Thursday, March 14, 2013

Birthright: An Orthodox Rabbi Blogs Against Deceptive Outreach

A friend of mine directed me to the blog Emes Ve-Emunah where I found a very interesting post about Birthright's affiliation with Ohr Somayach. Rabbi Harry Maryles, the author of the blog, wrote a fine critique of the kiruv (outreach) yeshiva's use of the Birthright program to find recruits for their program which indoctrinates unsuspecting college students into ultra-orthodoxy. He mentions that Ohr Somayach set up the Jewish Enrichment Center and pushes it as a follow-up to the Birthright trip. Read his 2009 post, The Kiruv Con, here.
What I hope you'll notice, in addition to the information about dishonest Jewish outreach, is that Rabbi Harry Maryles is an orthodox (not ultra-orthodox) rabbi. While he and I would probably disagree on many fronts, I respect the fact that he has decried deceptive kiruv/outreach tactics and has used his blog to bring this issue to light. I hope you'll take a look at his article and leave a comment. And leave a comment here, as well. If more rabbis would take a stand against deceptive kiruv/outreach, it could strengthen their own movements--whether Modern Orthodox, Reform, Conservative, Reconstructionist, and other denominations. Standing up against deceptive kiruv also shows that you respect the rights of your fellow Jews to choose their own path. Jews have been angered over the sometimes deceptive tactics of non-Jewish missionaries attempting to proselytize and convert Jews to their religions and way of life. This is no different.
Ultra-orthodoxy, as a lifestyle, should technically be able to stand on its own as a viable choice for the orthodox-curious. If their organizations must resort to deceit in order to pull in recruits, then maybe there are more problems with this lifestyle than they're telling you. My advice is this: research. Question. Question those on the outside. Insiders will not give you the whole story.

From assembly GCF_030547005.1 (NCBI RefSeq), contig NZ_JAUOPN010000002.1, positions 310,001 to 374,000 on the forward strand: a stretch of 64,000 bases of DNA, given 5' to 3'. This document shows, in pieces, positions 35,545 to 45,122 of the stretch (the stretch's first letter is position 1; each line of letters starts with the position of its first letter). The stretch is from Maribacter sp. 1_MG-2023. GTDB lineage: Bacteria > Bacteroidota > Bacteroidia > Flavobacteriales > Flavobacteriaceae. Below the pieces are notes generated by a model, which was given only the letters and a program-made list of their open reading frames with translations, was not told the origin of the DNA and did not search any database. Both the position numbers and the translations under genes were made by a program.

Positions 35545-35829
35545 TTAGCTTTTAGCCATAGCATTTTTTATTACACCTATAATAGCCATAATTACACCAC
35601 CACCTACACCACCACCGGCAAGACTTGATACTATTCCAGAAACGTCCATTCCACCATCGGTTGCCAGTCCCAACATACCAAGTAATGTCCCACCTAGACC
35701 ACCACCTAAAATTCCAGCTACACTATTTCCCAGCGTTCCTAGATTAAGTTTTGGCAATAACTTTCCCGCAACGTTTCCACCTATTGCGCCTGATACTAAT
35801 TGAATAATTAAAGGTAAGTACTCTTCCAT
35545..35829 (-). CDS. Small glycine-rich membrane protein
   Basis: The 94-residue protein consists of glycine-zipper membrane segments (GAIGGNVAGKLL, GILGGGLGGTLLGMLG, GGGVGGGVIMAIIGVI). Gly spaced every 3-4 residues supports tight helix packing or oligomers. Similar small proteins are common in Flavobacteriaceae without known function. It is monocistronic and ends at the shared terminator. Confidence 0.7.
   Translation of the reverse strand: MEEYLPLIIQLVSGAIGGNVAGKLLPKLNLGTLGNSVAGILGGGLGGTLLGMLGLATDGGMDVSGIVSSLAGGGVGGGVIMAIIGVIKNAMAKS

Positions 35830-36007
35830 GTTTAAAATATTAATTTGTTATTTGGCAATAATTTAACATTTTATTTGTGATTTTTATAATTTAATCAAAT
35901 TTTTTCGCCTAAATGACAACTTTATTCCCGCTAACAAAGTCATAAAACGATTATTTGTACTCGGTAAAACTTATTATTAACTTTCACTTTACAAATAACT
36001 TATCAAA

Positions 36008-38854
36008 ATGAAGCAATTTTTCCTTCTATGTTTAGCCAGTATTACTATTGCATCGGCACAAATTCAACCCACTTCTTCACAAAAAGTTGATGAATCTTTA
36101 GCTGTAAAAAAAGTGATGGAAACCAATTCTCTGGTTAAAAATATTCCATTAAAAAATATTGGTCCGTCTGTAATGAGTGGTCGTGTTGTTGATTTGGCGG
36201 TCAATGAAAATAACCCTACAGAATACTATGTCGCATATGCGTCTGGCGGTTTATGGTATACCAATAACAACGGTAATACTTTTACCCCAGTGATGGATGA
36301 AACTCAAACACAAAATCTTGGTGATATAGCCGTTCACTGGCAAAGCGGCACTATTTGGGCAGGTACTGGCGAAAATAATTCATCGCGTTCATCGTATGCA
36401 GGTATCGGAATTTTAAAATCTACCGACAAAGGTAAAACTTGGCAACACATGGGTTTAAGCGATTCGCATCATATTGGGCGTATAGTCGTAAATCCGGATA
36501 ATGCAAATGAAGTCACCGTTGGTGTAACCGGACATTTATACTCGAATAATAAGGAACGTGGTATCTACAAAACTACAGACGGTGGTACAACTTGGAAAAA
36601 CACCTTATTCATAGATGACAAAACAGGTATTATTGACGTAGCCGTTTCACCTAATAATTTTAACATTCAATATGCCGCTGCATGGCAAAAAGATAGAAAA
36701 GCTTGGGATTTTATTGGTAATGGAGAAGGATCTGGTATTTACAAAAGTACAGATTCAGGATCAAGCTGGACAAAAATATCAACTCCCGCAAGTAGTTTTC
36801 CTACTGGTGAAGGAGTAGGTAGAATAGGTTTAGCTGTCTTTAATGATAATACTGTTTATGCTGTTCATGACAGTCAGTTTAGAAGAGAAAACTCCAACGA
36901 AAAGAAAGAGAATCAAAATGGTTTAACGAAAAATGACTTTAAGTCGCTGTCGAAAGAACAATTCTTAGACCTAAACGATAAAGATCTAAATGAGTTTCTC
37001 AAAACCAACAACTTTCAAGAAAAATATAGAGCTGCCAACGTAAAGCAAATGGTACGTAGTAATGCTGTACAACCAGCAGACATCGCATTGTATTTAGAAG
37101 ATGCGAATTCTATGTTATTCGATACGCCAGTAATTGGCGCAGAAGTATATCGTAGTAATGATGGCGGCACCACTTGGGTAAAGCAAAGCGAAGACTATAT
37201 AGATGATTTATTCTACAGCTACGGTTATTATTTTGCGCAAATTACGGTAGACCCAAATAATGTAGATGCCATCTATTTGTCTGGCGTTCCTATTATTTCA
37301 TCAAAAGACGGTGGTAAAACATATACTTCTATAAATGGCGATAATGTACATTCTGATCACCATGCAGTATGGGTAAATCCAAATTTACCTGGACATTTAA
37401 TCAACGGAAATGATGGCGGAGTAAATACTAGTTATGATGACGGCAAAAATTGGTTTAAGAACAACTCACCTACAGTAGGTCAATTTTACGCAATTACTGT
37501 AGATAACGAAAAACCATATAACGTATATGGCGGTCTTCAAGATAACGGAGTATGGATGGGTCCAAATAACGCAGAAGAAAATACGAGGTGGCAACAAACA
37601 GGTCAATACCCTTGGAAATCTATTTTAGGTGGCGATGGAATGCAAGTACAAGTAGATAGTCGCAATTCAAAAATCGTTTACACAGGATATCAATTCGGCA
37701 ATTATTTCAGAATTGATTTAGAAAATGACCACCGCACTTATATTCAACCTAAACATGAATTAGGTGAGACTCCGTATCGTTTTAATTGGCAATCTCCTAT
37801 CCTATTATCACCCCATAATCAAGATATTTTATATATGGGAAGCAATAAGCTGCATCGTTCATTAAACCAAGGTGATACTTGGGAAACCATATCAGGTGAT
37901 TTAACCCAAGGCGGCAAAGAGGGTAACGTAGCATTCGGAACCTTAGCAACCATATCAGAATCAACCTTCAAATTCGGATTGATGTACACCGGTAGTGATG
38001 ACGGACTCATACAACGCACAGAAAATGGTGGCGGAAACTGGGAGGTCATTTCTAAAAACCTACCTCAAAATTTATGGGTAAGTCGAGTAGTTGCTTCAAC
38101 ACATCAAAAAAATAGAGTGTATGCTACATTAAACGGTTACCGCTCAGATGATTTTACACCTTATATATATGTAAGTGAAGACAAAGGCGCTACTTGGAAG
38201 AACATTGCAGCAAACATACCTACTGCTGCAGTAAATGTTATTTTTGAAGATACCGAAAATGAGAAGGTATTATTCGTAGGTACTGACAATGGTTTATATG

6 comments:

  1. No amount of question asking could have prevented my child from being pulled in by the deceptive practices employed by kiruv. I asked the "rabbi" who targeted my child point blank if it was his intention to make my child ultra orthodox? His answer, in writing, was an emphatic NO! By the time non affiliated secular parents figure out what is going on, that they and their children are being lied to, it's too late. The kids are already in too deep to find a way out. Kiruv does not have a moral or ethical conscience. It has a goal, bring in new recruits, and nothing, NOTHING else matters. Is it any wonder why more and more Jews leave orthodoxy and marry out of the religion? Who would want to be associated with people who do this to their brethren?

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  2. Deception should never be a part of outreach,and I'm sorry to find this has been the case. However, it is not ALWAYS deceptive and in fact, our rabbi made it plain he was offering Jewish instruction and observance -- to him, we were "just Jews" (his words,not mine) seeking more information. That never changed. He never "recruited" our kids or raised objections to people being Conservadox or M.O. Too bad everyone doesn't have an outreach rabbi like our Chabad does. And Agathe, give it some time---when it's all new and cool, your kids may love being ultra-O but in time people mellow and become less stringent, in my experience, and while they'll probably always be Orthodox to some degree or other, they may lighten up a bit. How welcoming are you to their new lifestyle?--because I know secular Jews who simply rant at their kids about their "cult" and all that does is push those kids further into their community, which becomes the surrogate family. Keep an open door and an open mind and give it time. Good luck and Shabbat shalom!